Is your closet in need of a good spring cleaning? You might want to weed out more than your winter sweaters: You could be harboring hidden toxic chemicals that are dangerous to your health. Here are a few to watch out for, plus some easy strategies to spring clean them out!
Spring cleaning? You could be harboring hidden toxic chemicals that are dangerous to your health. Here are some to weed out, along with the winter sweaters.
Classified as a “possible human carcinogen,” by the EPA, naphthalene is a key ingredient in mothballs. Studies have shown links between this toxic chemicals and neurological and liver damage, among other problems.
A great, natural way to deter moths during spring cleaning is to place cedar blocks in the corners of your closet, using one for every 10 to 20 square feet. You can also fill cloth bags with cedar shavings—available at any pet store—or fragrant soap, which moths will avoid.
Most cleaners depend on trichloroethylene andperchloroethylene (also known as “perc,” or tetrachloroethylene) to dry clean clothes. But this toxic chemical—identified by the International Agency for Research on Cancer as a carcinogen, and as a “hazardous air contaminant” by the EPA—can contaminate drinking water when it gets into the water table. Not to mention a nasty rash.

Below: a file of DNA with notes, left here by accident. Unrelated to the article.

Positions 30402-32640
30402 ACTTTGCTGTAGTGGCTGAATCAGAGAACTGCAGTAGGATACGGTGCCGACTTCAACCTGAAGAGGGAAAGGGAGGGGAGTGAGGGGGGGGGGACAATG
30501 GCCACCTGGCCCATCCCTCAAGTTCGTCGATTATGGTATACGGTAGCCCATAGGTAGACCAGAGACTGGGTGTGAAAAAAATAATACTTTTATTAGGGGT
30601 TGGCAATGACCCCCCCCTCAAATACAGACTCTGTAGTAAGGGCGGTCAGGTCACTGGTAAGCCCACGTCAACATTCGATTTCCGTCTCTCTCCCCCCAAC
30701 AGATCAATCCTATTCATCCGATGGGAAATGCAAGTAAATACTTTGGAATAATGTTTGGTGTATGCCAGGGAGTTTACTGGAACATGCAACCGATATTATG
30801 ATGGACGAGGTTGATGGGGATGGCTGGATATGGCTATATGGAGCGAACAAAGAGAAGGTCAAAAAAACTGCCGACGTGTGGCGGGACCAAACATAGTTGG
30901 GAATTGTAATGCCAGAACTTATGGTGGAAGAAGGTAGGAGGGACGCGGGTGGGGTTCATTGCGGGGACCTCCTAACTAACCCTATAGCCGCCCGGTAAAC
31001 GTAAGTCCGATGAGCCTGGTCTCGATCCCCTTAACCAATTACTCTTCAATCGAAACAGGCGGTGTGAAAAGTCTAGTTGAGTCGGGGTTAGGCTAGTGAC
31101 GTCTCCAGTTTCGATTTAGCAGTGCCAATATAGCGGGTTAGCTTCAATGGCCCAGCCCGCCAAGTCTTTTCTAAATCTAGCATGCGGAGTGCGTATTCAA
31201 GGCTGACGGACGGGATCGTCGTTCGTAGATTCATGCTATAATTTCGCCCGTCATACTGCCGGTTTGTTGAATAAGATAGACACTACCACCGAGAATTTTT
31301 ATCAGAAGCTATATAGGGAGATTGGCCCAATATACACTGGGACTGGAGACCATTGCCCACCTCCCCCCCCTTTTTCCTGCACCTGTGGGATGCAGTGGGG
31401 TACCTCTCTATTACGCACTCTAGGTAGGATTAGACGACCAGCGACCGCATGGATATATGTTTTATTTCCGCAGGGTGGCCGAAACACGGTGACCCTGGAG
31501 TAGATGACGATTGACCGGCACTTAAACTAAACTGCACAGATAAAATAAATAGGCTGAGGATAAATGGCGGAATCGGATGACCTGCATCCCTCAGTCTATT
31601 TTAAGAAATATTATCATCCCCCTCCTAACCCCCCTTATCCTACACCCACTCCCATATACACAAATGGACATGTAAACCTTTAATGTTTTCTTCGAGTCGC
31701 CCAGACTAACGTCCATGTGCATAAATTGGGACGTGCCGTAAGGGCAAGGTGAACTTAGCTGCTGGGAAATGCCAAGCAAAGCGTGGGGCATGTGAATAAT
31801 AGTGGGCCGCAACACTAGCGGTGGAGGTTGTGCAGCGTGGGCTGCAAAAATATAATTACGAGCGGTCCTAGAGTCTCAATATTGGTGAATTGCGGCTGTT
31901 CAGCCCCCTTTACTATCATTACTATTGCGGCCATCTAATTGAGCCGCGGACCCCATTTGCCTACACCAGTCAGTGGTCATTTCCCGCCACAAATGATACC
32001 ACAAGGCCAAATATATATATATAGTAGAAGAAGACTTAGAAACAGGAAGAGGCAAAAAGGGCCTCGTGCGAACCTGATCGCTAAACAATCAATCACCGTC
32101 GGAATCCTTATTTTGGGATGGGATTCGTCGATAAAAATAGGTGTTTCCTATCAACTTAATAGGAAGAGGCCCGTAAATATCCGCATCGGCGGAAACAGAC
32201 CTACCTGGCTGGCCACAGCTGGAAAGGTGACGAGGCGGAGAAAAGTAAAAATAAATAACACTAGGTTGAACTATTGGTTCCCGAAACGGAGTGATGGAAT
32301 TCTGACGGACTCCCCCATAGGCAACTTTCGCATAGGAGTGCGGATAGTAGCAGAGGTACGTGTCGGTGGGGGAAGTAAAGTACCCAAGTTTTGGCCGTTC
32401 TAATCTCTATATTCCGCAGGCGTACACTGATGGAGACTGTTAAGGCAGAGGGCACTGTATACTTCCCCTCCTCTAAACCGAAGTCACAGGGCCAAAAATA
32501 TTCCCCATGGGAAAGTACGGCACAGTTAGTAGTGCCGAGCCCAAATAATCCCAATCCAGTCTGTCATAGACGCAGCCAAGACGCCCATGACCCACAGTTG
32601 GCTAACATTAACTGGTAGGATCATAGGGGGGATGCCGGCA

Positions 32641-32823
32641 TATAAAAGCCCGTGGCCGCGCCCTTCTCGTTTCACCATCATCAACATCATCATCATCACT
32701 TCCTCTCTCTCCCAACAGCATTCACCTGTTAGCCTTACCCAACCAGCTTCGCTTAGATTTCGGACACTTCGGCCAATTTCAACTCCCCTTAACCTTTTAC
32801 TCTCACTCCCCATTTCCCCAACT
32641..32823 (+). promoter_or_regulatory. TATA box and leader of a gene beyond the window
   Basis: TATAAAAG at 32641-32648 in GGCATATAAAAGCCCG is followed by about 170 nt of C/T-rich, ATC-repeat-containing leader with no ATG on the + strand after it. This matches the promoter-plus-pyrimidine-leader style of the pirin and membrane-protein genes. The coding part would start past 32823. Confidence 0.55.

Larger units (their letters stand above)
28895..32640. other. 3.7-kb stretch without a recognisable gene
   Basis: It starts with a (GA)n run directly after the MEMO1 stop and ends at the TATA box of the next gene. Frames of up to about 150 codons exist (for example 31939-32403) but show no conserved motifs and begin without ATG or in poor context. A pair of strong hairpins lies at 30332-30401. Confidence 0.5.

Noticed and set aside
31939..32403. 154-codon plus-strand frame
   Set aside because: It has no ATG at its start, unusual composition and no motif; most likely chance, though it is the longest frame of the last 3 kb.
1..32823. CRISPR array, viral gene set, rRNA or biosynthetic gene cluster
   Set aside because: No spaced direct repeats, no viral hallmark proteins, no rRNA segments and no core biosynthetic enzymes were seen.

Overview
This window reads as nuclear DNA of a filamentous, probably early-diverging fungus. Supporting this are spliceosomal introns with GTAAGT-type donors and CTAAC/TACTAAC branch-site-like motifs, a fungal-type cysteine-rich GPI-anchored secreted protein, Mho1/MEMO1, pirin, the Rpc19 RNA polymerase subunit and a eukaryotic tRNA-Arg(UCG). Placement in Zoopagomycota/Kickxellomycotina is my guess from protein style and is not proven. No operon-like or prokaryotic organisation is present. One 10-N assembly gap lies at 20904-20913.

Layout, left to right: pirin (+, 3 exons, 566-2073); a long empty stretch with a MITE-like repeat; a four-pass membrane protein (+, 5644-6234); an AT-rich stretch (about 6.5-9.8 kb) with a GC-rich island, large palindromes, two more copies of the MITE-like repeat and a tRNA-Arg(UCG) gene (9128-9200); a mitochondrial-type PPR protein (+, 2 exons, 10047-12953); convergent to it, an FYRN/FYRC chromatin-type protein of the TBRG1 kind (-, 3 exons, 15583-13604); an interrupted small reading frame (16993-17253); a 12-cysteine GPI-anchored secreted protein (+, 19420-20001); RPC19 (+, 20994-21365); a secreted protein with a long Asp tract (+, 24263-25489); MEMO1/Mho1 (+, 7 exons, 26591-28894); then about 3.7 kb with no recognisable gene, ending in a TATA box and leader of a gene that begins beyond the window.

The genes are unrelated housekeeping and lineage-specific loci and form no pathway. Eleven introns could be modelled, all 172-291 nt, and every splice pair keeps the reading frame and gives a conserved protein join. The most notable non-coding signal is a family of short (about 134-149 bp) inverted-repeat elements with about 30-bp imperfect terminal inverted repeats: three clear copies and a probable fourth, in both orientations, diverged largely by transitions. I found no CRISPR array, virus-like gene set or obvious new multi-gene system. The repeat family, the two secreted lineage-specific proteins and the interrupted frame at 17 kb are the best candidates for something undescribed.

Spring clean your clothes by hand washing in cold water and letting them air dry. If you have to go dry, look for “environmentally friendly” cleaners that use non-toxic soaps instead of chemicals to clean clothes; this process is sometimes known as “wet” or “steam” cleaning.
If you’re using a traditional dry cleaner, at the very least opt out of the plastic bag and let the clothes air out before placing them in your closet.
In general, since closets tend to be enclosed spaces without windows, toxic chemicals can concentrate there. Many of these toxic chemicals are known as volatile organic compounds, and they’re linked to asthma and allergies.
A great way to filter out VOCs and spring clean your closet’s indoor air is to bring in plants. In the 1980s, NASA partnered with the Associated Landscape Contractors of America to study how plants filter out VOCs—even in space!
Because it removes all three of the most common VOCs—formaldehyde, benzene and trichloroethylene—the Peace lily was NASA’s top pick for air filtering plants. Spider plants are not only resilient, they filter out formaldehyde, benzene, carbon monoxide and xylene, a solvent used to make leather. If you have a window in your closet, fill it with Gerber daisies. They like light, and they also like removing trichloroethylene from dry cleaned clothes. Because it stays green even when kept in the dark and filters out formaldehyde, Golden pothos is a great hanging vine to install in your closet.